Once upon a time, there used to be cars manufactured only for riches in the society. A man then wanted to make the cars a common commodity for average citizens. That was Adolf Hitler. During 1930s, an average German could not afford anything more than a motorcycle. That’s when Hitler propagated the idea of making a car that was affordable for every German. Thus, making automobiles a common commodity instead of them being exclusive to the cream layer of the society. Since most automobile makers were making large expensive cars for the high net-worth consumers then, this progressive thought indeed sprouted up. The idea laid down by Hitler lead to the establishment of the brand called “Volkswagen” (pronounced as ‘Folks-Wagen’), a German automobile brand, in German language which means “The People’s Car” or “The car for the people”.
Hitler wanted to do for Germany what Ford did for the car manufacturing industry in America.
During 1930s, about the possibility of inventing an economically viable car manufacturing, he once said, “I know that I am confronting German industry with a major challenge, but I am also aware that a German is no less capable than anyone else in the world. And problems which have been solved in one part of the world must also be capable of a solution in Germany!”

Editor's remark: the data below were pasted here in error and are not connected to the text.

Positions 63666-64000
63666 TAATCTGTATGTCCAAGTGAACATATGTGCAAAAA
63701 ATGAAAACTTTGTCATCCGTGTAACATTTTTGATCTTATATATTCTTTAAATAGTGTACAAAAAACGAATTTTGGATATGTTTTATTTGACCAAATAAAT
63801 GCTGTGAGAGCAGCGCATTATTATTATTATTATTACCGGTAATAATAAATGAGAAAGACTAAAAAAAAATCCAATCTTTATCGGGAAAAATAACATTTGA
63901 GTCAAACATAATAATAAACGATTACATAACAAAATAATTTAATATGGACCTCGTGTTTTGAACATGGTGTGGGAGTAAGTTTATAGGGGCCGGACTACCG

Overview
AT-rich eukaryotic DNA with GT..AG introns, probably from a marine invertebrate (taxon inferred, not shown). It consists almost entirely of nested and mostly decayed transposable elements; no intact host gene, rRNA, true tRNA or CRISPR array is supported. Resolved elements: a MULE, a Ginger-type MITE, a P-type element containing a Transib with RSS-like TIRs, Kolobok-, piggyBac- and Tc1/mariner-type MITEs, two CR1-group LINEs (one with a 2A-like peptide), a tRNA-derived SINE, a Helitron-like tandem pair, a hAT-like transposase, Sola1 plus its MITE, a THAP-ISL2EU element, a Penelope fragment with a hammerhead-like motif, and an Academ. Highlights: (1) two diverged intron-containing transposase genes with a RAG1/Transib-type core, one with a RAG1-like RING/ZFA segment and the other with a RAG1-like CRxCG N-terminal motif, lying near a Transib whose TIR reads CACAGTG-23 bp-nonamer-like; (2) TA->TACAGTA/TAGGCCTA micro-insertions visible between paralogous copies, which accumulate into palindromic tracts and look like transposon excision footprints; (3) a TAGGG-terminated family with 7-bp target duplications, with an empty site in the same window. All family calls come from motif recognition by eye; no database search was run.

<<Hitler with a model of an economic car
The project was for the development of an affordable and efficient car that could sell for less than 1,000 Reich Marks ($140 at that time). To make shape the car of his dream, Hitler invited the Austrian automotive engineer Ferdinand Porsche. Porsche had such track in the past of designing smaller cars than the ones that made by the elite brands like Daimler-Benz and BMW. Although unsure at first, Porsche decided to take up the challenge. Budget for manufacturing, operating and maintenance were to be sliced down. Finally, the people’s economic car was invented for mass manufacturing. On 28th May 1937, the government of Germany run by National Socialist German Workers’ Party(NAZI) of Adolf Hitler, formed a new government-owned automobile company named as “Gesellschaft zur Vorbereitung des Deutschen Volkswagens mbH”. Later in the same year, the company was renamed as “Volkswagenwerk, or ‘People’s Car Works ‘. Volkswagen laid cornerstone to the largest automobile factory in Wolfsburg, Germany, with a capacity of mass producing 1.5 million cars in a year. ‘Volkswagen’ become an icon for western German generation during 1940s. The automatic fuel injection and automated transmission came into effect in 1961. The Volkswagen’s product line expanded and made inroads into every major automobile market across the world.
<<This is the 1000th car manufactured by Volkswagen
At first, Hitler intended to use these cars for military purposes only but they later achieved a wider goal of catering to the masses. Post the World War II, the most famous model of the company branded as “Beetle’ gained fame far and wide and has gone on to achieve an iconic status till date!
Committed to deliver Service:
Look at this cute, bubble-headed Volkswagen model that used to be shown behind the service invoices with a service statement; “Always ready to serve you and your Volkswagen”. The slogan meant deeply how the brand was keen to provide the best to it’s consumers.